Tomato Justice – October 12, 2014

On Sunday, October 12, 2014, beginning at 7:00pm, St. Noel will host the Inter-Religious Task Force on Central America (IRTF) who will offer a short presentation on the Coalition of Immokalee Workers (CIW) and their Fair Food campaign.

We will hear the presentation and brainstorm ways we can advocate on behalf of CIW.

The event will conclude by 8:30pm.

Since 2001, the Fair Food campaign has celebrated numerous victories, getting fast food chains to pay 1 penny more per pound of tomatoes. That little bit of extra pay has gone a long way in improving conditions in the fields and enabling farmworkers to organize for the long haul.

Now 90% of Florida tomato growers are part of the Fair Food Program. And almost every major fast food chain has signed an agreement with CIW. All except one: the last hold-out is Ohio-based Wendy’s.

CIW representatives have presented their case to Wendy’s. Hundreds of farmworker justice supporters marched to Wendy’s headquarters in Dublin, OH (near Columbus) on March 9, 2014. (IRTF organized a delegation from Cleveland that marched with them.) CIW is seeking more support to persuade Wendy’s to sign on to the Fair Food Program.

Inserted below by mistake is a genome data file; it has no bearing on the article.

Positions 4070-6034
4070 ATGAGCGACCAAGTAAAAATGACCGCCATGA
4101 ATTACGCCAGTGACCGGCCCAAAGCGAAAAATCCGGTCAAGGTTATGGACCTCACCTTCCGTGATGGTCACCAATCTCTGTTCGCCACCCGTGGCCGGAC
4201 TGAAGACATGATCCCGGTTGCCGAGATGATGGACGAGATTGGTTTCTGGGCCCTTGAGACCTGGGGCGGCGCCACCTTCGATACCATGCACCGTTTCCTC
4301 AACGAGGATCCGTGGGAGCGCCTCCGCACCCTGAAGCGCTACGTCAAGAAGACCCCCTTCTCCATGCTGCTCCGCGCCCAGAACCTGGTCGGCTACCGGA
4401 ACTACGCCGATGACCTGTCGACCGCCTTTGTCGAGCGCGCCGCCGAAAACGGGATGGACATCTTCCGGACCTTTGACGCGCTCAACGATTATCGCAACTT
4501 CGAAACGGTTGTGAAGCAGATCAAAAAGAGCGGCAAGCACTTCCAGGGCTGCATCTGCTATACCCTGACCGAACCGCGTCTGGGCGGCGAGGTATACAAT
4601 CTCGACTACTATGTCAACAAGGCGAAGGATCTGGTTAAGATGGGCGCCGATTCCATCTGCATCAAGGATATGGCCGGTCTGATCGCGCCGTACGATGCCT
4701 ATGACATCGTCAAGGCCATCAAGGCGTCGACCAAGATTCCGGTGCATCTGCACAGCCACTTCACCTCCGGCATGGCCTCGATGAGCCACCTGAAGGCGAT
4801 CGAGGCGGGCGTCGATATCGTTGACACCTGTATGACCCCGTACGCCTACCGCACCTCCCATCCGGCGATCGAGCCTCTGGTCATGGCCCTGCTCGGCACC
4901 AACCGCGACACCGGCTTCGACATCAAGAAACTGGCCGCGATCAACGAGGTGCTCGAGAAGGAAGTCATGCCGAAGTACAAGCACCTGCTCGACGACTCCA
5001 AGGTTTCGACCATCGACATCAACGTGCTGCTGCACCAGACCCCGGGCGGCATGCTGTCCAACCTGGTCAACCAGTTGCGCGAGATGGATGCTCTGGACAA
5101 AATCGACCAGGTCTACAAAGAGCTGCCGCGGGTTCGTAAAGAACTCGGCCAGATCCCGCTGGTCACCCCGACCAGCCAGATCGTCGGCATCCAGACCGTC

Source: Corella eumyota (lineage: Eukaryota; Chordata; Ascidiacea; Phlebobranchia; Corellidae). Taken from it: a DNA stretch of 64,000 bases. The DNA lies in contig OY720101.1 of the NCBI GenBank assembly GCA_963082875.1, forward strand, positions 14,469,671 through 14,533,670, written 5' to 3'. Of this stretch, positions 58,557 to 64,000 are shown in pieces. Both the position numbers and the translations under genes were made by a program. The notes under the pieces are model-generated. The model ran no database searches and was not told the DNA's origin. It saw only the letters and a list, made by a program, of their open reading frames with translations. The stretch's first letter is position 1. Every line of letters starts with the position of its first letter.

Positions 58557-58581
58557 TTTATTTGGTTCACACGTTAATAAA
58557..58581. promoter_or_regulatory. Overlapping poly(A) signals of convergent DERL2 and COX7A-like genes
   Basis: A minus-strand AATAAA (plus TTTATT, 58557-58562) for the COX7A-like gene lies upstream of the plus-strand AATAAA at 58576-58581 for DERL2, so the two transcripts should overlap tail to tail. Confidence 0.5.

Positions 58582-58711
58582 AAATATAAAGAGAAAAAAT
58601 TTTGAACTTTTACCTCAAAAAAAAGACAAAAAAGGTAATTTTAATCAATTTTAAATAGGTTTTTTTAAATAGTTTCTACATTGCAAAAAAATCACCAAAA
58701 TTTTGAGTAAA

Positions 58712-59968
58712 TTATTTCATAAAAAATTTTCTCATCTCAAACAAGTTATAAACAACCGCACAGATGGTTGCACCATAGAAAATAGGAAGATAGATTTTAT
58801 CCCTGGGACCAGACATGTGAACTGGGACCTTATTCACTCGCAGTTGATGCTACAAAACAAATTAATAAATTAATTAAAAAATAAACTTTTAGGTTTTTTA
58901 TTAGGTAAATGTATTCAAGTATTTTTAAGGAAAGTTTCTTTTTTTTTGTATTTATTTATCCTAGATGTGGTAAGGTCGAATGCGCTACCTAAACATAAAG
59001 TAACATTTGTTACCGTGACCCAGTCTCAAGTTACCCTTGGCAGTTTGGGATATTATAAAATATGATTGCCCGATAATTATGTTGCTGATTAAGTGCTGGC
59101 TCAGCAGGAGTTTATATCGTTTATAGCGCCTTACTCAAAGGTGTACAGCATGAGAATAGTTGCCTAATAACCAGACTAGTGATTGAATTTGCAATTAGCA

Since 2001, the following fast food chains and other purchasers of Florida tomatoes have signed the Fair Food agreement with the Coalition of Immokalee Workers (CIW):

Aramark (food service provider)

Bon Apetit

Burger King

Chipotle

Compass Group (food service provider)

McDonald’s

Sodexo (food service provider)

Subway

Taco Bell

Trader Joe’s

Walmart

Whole Foods

Even more exciting is the long-term structural change created in 2010 when the CIW and the Florida Tomato Growers Exchange signed an agreement that spurred the full implementation of the Fair Food Program (FFP). This is a groundbreaking model for social responsibility based on a unique partnership among farmworkers, Florida tomato growers, and participating buyers.  The Program is a comprehensive, verifiable, and sustainable approach to ensuring better wages and working conditions in Florida’s tomato fields.

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